1) I already download shows and put them on my Plex. But I don't always sit down for 42 minutes straight and interrupting these more-important shows makes for a terrible viewing experience. Just give me a random good-enough show while I snack or take my quick lunch.
2) I tried one of these antennas and all I got were 6 fricken all-Spanish channels. No idea why as I'm < 30 miles from NYC. Returned.
3) I work from home F/T and they won't even pay for a service like Vonage anymore. When I said landline, I meant a line other than my cellphone where I'd be using my personal number. And no, they won't pay for a cellphone - I'm not a support guy who constantly needs to be on the phone but I do have to call in for conf calls occasionally (where I like to use an actual speakerphone). I'm not quitting because they won't pay for a cellphone. I'm going to get Ooma or something cheap, but it's on my own dime. My old company paid for Vonage, new company won't but the pay is way better.
 
Nov 8, 2012
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1) I already download shows and put them on my Plex. But I don't always sit down for 42 minutes straight and interrupting these more-important shows makes for a terrible viewing experience. Just give me a random good-enough show while I snack or take my quick lunch.
2) I tried one of these antennas and all I got were fricken Spanish channels. No idea why. Returned.
3) I work from home F/T and they won't even pay for a service like Vonage anymore. When I said landline, I meant a line other than my cellphone where I'd be using my personal number. And no, they won't pay for a cellphone - I'm not a support guy who constantly needs to be on the phone but I do have to call in for conf calls occasionally. I'm not quitting because they won't pay for a cellphone.

Plex is cool in that if you stop the episode it will always retain where you left off.... even 2 weeks later.

Also I'm probably bias as far as the whole land-line thing. I work in consulting and having a cell-phone is bare minimum - so thats why they supply ALL employees with one.. especially for when we are on-site with clients and they don't have guest internet to tether.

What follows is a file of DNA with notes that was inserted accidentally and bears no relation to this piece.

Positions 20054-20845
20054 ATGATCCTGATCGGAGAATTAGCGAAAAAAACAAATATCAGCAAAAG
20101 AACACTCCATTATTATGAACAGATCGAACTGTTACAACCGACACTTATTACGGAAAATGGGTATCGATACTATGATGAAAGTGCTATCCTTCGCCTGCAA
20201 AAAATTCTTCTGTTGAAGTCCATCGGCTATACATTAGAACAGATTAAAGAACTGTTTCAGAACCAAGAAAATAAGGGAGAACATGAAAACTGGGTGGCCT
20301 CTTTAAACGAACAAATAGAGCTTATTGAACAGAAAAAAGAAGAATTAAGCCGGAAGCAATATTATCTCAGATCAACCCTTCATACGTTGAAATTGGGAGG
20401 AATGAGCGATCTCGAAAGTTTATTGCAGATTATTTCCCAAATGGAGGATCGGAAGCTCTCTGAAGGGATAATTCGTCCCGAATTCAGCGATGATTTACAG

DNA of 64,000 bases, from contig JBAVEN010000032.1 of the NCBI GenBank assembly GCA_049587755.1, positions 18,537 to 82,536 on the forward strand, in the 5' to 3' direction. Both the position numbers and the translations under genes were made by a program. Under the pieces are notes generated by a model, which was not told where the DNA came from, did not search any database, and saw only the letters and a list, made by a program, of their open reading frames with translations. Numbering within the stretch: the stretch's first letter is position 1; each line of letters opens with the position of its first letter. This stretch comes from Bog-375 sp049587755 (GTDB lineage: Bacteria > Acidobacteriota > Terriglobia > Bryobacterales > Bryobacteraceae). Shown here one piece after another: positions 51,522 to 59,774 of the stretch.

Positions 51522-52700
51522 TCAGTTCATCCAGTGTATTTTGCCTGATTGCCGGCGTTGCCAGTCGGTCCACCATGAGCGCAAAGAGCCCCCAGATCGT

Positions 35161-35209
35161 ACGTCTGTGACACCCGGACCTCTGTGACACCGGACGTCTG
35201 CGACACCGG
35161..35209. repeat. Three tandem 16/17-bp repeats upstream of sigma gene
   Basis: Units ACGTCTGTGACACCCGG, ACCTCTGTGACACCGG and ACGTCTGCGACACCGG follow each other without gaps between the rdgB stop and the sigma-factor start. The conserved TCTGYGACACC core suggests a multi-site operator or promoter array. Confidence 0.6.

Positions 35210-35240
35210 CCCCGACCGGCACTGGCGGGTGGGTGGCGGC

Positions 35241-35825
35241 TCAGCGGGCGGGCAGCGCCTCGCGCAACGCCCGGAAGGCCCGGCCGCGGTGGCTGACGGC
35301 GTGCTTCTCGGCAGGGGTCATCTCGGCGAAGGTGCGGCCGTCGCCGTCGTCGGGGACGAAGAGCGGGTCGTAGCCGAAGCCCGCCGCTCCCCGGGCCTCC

Still I would make some demands as far as the employer goes, I wouldn't pay for a landline for just my employer.
 

13Gigatons

Diamond Member
Apr 19, 2005
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Can't read, stupid paywall.

Of all things to worry about though - for me it would be Netflix. They are PUMPING SHITLOADS into their investment - others are just streaming already established channels.

Netflix has been a breath of fresh air, I really don't want to pay $40 a month for it or even $20 but back when it was $7 it was a great deal. Their shows and movies have been watchable. Netflix is making everyone else compete.

Also their is no shortage of FREE with ads apps to watch if you can't afford the premium apps.
 

OverVolt

Lifer
Aug 31, 2002
14,278
89
91
1024px-Supply-demand-equilibrium.svg.png







Its actually easier to understand this than it is to fight it.
Ah yes that limited supply of being able to serve out copies of a TV show over intertubes.

It has nothing to do with this. Ultimately companies like Netflix were always at best cash flow neutral and were burning cash from investors.

The end game basically being.
1. Charge what the market will bear
2. Don't actually make any money doing that but who cares the company is growing and so are your returns.
3. ??? magical debt magic
4. Uhoh turns out we needed to charge like, way more this whole time sorry guys.
 
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shortylickens

No Lifer
Jul 15, 2003
82,854
17,365
136
Ah yes that limited supply of being able to serve out copies of a TV show over intertubes.

It has nothing to do with this. Ultimately companies like Netflix were always at best cash flow neutral and were burning cash from investors.

The end game basically being.
1. Charge what the market will bear
2. Don't actually make any money doing that but who cares the company is growing and so are your returns.
3. ??? magical debt magic
4. Uhoh turns out we needed to charge like, way more this whole time sorry guys.


thanks for proving my point.
 

zzuupp

Lifer
Jul 6, 2008
14,863
2,319
126
Over the air TV hasn't gone up in price. :)

Yet. I think ATSC 3 may allow charging for some channels. :(

Nothing, excludes current ATSC from charging, either.
Waay back when, some company ( US[something-something] TV) did start renting subchannels on ION/PAX and other secondary networks to offer a pay service for about a dozen 'cable/premium' channels.
It lasted a bit more than one year.
 

jpiniero

Lifer
Oct 1, 2010
14,803
5,426
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Also I'm probably bias as far as the whole land-line thing. I work in consulting and having a cell-phone is bare minimum - so thats why they supply ALL employees with one.. especially for when we are on-site with clients and they don't have guest internet to tether.